My choice for this season’s Most Valuable Episode (MVE), “Baby, You Can Drive My Car” is simply the best showcase for Martin Lawrence’s brilliant comedy — the very thing that makes Martin a sitcom worth watching. Its story setup is ideally uncomplicated, with the five friends going in on a raffle ticket that eventually earns them an SUV, which they decide to split. That is a nice foundation for plot because it emphasizes the “hangout” ensemble aspect of the premise, which focuses narrative and flatters the series’ sitcom DNA. Then the story essentially becomes a string of vignettes — or sketches, if you will — all related to the eventual destruction of the car. And each of these little vignettes, or sketches, features Martin Lawrence as one of his strikingly funny peripheral caricatures, as Gina gets harassed by Jerome, Tommy bears witness to a fight started by Sheneneh and her equally kooky friends (including one played by Living Single’s Kim Coles and another by Yo-Yo), Pam runs afoul of ol’ Otis the security guard, and Tommy is forced to drive around with Mama Payne and her pals (including, again, LaWanda Page and Laura Hayes). As the car endures continual damage, the entry ends with the five friends going out together and experiencing the final destruction of their shared property — an expected but pitch perfect conclusion to a story designed solely to spotlight Lawrence and the sense of humor that renders Martin such a dynamically unique, exciting sitcom. And because its storytelling (and character work) doesn’t try to be more than the series can handle, this winds up being an entirely enjoyable half hour — the best this show has to offer here in its first season, which is quite hilarious, but still has room in Two and Three to become even more hilarious.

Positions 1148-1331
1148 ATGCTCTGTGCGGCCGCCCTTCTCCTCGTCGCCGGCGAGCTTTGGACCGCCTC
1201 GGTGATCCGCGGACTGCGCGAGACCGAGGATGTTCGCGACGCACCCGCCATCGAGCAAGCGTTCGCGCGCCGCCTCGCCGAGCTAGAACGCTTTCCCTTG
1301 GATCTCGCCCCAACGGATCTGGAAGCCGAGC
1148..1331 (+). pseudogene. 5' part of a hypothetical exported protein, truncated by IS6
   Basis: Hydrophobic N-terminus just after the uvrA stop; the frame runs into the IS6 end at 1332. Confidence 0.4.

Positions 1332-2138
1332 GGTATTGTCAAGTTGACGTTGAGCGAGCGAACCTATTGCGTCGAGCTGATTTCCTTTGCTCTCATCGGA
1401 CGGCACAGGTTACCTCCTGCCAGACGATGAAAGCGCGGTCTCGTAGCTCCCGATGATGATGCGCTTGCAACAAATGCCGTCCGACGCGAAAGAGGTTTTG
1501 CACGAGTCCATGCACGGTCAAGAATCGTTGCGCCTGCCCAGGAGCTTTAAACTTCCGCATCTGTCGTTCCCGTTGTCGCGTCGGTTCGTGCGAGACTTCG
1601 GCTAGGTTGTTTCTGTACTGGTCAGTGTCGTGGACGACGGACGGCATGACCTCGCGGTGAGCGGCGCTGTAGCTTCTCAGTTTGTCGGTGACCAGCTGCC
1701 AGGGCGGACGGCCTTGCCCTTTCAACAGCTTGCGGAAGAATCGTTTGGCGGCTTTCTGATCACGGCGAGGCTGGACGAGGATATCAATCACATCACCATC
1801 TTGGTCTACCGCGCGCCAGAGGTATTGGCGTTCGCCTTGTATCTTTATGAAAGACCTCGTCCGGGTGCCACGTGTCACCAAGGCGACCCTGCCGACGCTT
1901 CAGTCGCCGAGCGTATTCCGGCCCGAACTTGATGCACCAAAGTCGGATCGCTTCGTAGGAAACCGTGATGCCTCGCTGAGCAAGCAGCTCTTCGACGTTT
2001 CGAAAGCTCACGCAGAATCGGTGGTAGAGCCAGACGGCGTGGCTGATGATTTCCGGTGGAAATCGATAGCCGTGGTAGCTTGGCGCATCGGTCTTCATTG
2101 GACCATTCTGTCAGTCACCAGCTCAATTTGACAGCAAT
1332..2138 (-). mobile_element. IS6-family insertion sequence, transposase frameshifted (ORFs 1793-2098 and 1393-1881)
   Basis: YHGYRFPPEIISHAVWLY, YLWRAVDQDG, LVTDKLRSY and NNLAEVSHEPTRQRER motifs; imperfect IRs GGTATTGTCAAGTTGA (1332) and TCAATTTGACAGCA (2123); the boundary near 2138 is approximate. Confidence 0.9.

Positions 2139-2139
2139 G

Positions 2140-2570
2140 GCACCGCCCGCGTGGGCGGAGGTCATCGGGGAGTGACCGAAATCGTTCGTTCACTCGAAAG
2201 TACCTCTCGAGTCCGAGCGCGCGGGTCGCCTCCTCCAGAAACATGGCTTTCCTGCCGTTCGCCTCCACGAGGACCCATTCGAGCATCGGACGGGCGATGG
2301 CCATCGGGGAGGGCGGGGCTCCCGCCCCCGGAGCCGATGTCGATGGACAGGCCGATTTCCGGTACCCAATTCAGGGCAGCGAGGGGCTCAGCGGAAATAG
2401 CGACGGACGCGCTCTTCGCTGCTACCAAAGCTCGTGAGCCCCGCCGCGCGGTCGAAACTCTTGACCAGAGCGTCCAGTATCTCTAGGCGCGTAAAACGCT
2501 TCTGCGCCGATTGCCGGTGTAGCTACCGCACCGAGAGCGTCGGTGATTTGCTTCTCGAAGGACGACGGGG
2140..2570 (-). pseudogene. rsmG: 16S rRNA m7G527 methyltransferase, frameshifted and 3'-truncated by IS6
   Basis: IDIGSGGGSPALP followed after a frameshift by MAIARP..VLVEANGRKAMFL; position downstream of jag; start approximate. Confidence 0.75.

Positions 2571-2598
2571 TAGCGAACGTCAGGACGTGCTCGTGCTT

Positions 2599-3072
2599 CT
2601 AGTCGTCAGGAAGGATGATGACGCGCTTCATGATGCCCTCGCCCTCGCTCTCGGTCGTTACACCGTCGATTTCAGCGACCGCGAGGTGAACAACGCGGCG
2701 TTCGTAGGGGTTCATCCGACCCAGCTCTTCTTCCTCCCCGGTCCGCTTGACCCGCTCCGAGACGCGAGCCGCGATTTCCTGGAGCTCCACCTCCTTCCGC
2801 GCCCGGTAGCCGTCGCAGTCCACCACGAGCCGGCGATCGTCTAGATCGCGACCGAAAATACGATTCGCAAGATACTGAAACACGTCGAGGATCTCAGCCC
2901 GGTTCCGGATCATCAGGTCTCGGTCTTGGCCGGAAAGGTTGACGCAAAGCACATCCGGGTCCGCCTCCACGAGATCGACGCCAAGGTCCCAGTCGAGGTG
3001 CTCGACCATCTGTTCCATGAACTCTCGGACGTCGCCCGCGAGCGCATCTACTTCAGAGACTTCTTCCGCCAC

10) Episode 27: “Checks, Lies, And Videotape” (Aired: 05/13/93)
Martin and Gina try to expose a crooked preacher who conned his mother.
Written by Bill Braunstein | Directed by Terri McCoy
I could probably say that this is the first season’s best show featuring Martin Lawrence as Mama Payne — and I like the symmetry of having already singled out the best for both Sheneneh and Jerome — but truthfully, this is an outing that I think works best because it calls back one of the year’s other guest characters, the horny Reverend Leon Lonnie Love from the aforementioned “Break Up” trilogy. By bringing him back here, the series is asserting another nice (and relatively rare) display of continuity, taking advantage of one of its funniest creations. Now, as usual, the story itself won’t gain any points for originality, but by utilizing a known aspect of Martin’s world — its “situation” — I can also credit this installment for not only being riotously funny in evidence of the series’ comic ethos, but also boasting a form of “situation comedy” that can be genuinely celebrated within the context of this show’s developing first season.
Other notable episodes that merit mention include: “Beauty And The Beast,” the series’ focus-revealing premiere, “Baby It’s Cole’d In Here,” which better fleshes out Cole’s character, “The Night He Came Home,” a popular but predictable Halloween entry that’s nevertheless a chance for the ensemble to gel, “Do The Fight Thing,” which nobly tries to bridge Martin’s personal and professional worlds, and “Your Arms Are Too Short To Box With Martin,” which offers some fine physical comedy and an amusing story where Martin finds himself at odds with a group of little people. All of these are funny!
*** The MVE Award for the Best Episode from Season One of Martin goes to…
“Baby, You Can Drive My Car”
Come back next week for Season Two and a new Wildcard Wednesday!